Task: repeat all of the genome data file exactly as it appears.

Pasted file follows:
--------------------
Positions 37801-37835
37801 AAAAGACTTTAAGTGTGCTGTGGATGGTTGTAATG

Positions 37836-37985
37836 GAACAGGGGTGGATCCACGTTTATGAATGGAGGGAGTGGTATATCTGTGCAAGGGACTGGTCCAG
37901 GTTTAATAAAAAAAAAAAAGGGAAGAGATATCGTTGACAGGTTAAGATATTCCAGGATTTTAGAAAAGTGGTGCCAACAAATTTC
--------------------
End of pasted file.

Positions 37801-37835
37801 AAAAGACTTTAAGTGTGCTGTGGATGGTTGTAATG

Positions 37836-37985
37836 GAACAGGGGTGGATCCACGTTTATGAATGGAGGGAGTGGTATATCTGTGCAAGGGACTGGTCCAG
37901 GTTTAATAAAAAAAAAAAAGGGAAGAGATATCGTTGACAGGTTAAGATATTCCAGGATTTTAGAAAAGTGGTGCCAACAAATTTC